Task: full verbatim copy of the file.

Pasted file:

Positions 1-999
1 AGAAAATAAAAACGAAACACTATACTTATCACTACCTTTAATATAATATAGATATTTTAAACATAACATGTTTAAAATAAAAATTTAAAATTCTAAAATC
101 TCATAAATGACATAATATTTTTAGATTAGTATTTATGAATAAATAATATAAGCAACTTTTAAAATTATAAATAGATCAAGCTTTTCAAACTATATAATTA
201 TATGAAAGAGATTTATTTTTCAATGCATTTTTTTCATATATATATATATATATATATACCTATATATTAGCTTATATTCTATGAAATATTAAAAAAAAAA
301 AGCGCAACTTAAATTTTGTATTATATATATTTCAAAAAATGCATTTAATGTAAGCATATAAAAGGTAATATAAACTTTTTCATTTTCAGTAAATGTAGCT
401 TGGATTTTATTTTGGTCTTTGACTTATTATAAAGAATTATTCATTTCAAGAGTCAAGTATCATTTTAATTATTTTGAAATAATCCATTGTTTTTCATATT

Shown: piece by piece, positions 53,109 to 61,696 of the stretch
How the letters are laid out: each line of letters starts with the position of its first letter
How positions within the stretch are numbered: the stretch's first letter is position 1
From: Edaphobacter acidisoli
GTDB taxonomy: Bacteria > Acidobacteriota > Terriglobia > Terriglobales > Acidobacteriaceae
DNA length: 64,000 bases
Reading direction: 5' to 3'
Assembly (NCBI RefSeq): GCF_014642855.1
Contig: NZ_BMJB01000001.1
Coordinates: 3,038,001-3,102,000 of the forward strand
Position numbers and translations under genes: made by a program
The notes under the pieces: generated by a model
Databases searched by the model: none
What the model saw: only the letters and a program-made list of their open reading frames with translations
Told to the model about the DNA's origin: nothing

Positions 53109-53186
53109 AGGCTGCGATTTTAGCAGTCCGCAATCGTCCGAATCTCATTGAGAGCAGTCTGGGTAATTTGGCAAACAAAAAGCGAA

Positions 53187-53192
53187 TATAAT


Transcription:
Positions 1-999
1 AGAAAATAAAAACGAAACACTATACTTATCACTACCTTTAATATAATATAGATATTTTAAACATAACATGTTTAAAATAAAAATTTAAAATTCTAAAATC
101 TCATAAATGACATAATATTTTTAGATTAGTATTTATGAATAAATAATATAAGCAACTTTTAAAATTATAAATAGATCAAGCTTTTCAAACTATATAATTA
201 TATGAAAGAGATTTATTTTTCAATGCATTTTTTTCATATATATATATATATATATATACCTATATATTAGCTTATATTCTATGAAATATTAAAAAAAAAA
301 AGCGCAACTTAAATTTTGTATTATATATATTTCAAAAAATGCATTTAATGTAAGCATATAAAAGGTAATATAAACTTTTTCATTTTCAGTAAATGTAGCT
401 TGGATTTTATTTTGGTCTTTGACTTATTATAAAGAATTATTCATTTCAAGAGTCAAGTATCATTTTAATTATTTTGAAATAATCCATTGTTTTTCATATT

Shown: piece by piece, positions 53,109 to 61,696 of the stretch
How the letters are laid out: each line of letters starts with the position of its first letter
How positions within the stretch are numbered: the stretch's first letter is position 1
From: Edaphobacter acidisoli
GTDB taxonomy: Bacteria > Acidobacteriota > Terriglobia > Terriglobales > Acidobacteriaceae
DNA length: 64,000 bases
Reading direction: 5' to 3'
Assembly (NCBI RefSeq): GCF_014642855.1
Contig: NZ_BMJB01000001.1
Coordinates: 3,038,001-3,102,000 of the forward strand
Position numbers and translations under genes: made by a program
The notes under the pieces: generated by a model
Databases searched by the model: none
What the model saw: only the letters and a program-made list of their open reading frames with translations
Told to the model about the DNA's origin: nothing

Positions 53109-53186
53109 AGGCTGCGATTTTAGCAGTCCGCAATCGTCCGAATCTCATTGAGAGCAGTCTGGGTAATTTGGCAAACAAAAAGCGAA

Positions 53187-53192
53187 TATAAT